With a PhD in particle physics, you'll get on most MSc programs in maths, and if you show expertise in a certain area of pure maths, lots of PhD advisors would be interested.
One thing I would say is that to convert from physics to pure maths really requires going from the beginning of undergraduate (at least via private study, which you'll find very enjoyable given your experience), so 4 years, then 4 more years or so for the PhD.
One fast track idea is Part III (MMath/MASt) at Cambridge (or something similar), but actually look at those exams. Eventually, you trace it all back to first year undergraduate courses you/I didn't do, like group theory or number theory. There is a lot of abstract algebra for example. There is no shortcut. The sort of maths you learn on a physics degree is of little value in pure maths (I converted to mathematical physics/applied maths career from a physics and philosophy degree). Pure maths is a world in its own, there is almost no crossover. Not so true the other way, but still very true.
You can skip straight to the PhD and avoid the previous degrees themselves, but you need to study this stuff, its amazingly different from physics. Once you know a certain area e.g. algebraic geometry to a graduate level (which requires 4 years of about part-time work even with a physics PhD, including more or less every course you see on a maths degree as a preliminary), you can definitely get on a PhD in that area. I suppose any attempt to fast track it will just make you passable but ultimately not particularly good at what can be an almost impossible research world to take part in even with 1st class honours etc in a maths degree. But not impossible, just need the desire and commitment.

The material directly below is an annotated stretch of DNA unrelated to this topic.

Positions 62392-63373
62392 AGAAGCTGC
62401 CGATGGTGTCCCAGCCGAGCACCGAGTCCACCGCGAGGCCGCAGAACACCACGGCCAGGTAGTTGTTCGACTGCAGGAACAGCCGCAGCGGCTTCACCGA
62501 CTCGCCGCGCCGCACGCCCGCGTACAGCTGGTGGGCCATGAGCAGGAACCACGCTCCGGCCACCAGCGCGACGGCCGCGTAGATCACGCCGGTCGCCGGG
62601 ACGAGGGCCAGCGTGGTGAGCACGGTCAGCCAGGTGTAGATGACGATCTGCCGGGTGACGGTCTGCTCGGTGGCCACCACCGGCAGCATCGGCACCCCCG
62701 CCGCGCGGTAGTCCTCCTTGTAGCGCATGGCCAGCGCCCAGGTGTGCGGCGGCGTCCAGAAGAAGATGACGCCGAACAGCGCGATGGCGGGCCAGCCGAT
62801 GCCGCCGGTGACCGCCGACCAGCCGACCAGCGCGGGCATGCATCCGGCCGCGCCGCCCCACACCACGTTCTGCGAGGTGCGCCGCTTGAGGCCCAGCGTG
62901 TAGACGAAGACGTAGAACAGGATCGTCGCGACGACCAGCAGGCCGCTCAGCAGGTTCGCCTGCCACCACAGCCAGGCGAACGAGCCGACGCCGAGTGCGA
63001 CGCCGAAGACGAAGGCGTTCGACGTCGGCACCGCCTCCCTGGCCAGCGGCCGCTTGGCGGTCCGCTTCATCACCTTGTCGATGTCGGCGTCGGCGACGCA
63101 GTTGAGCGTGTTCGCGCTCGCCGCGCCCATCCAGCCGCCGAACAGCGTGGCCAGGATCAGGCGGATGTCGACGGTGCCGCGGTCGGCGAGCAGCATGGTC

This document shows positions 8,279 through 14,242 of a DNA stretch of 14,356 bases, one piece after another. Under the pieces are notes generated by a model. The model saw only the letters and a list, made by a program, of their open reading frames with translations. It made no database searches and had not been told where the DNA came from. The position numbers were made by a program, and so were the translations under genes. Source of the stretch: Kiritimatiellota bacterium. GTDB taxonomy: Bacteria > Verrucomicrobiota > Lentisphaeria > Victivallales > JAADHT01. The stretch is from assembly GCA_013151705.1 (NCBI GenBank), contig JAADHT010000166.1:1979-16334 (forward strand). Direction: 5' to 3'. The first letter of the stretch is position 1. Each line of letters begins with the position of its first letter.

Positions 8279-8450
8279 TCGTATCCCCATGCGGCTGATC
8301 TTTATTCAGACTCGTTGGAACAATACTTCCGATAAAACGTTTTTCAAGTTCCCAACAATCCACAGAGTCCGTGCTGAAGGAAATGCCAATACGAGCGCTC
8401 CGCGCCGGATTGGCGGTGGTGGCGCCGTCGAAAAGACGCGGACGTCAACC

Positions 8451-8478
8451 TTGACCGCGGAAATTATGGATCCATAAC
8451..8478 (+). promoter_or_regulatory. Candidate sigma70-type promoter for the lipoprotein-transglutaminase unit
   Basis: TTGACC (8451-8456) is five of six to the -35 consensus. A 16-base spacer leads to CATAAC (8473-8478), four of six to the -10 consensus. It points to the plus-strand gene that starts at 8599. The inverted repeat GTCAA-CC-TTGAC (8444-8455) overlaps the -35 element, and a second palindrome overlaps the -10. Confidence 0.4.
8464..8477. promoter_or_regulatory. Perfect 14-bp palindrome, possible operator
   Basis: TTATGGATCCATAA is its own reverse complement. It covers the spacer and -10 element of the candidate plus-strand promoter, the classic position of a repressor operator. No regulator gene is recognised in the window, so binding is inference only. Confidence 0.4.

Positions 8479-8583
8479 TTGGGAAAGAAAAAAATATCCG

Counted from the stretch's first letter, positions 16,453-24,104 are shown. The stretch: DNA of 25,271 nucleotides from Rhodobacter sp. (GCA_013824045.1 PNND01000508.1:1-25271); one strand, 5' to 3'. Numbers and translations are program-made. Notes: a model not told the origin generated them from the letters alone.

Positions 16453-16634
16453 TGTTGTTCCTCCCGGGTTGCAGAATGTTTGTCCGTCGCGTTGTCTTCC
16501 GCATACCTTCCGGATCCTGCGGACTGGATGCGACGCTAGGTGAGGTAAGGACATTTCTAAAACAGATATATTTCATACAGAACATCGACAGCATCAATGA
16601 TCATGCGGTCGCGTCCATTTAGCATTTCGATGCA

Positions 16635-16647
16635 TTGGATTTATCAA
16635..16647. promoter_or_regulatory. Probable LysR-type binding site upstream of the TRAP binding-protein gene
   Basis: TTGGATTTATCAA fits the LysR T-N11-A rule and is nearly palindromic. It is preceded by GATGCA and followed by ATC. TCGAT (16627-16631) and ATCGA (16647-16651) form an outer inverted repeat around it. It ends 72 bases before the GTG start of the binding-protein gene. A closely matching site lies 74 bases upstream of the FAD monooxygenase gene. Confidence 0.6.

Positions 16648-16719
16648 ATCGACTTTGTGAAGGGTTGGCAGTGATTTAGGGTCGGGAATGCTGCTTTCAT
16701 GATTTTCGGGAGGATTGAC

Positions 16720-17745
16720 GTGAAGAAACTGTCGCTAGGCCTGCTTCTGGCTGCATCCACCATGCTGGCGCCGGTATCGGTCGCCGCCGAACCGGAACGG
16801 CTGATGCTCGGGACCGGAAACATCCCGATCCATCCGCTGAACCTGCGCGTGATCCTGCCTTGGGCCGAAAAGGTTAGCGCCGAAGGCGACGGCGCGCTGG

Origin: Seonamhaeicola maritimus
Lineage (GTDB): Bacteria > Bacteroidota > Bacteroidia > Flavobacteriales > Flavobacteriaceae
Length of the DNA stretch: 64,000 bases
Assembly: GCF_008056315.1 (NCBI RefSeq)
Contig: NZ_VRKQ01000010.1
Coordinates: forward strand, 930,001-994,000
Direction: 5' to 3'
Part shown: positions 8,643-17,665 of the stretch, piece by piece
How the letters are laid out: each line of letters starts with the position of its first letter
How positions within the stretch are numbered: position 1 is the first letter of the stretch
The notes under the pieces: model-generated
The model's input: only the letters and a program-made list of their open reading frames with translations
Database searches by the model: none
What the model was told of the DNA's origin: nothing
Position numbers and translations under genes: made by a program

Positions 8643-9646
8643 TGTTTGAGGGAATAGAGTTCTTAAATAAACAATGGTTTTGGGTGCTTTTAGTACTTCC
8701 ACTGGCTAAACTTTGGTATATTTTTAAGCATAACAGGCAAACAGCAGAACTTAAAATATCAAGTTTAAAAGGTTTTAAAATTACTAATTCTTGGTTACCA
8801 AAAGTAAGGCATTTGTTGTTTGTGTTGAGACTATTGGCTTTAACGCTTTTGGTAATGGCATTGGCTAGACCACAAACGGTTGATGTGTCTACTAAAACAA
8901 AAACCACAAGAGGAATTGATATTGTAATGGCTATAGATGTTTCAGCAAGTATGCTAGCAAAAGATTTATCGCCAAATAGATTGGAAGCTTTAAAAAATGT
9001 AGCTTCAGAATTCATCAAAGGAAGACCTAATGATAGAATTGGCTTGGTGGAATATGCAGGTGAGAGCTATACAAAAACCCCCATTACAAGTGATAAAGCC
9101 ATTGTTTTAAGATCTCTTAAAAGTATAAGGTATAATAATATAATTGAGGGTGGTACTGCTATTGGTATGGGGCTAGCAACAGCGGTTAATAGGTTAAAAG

Just teach yourself maths (i.e. all the usual courses, see e.g. here), then maybe do some research and publish it (you have experience in this). Then apply to do a PhD in that area, given you've already published in the field. That will probably be faster, easier and cheaper than the degrees, and you can select the courses directly that back up what you want to do. Getting a publication in a pure maths area should be a good sign you are very ready to do the PhD, as you know from your own experience in particle physics.
Could also be good to just apply now to some PhDs and see what happens. A crossover between pure mathematics and particle physics might be a good idea as you can sort of do all this on the job. If you self-fund it will be much easier, as the funding from what I understand is potentially reserved for first time PhD candidates. Much depends on the specific university/grant, though as I say they tend to bias funding for first time PhDs.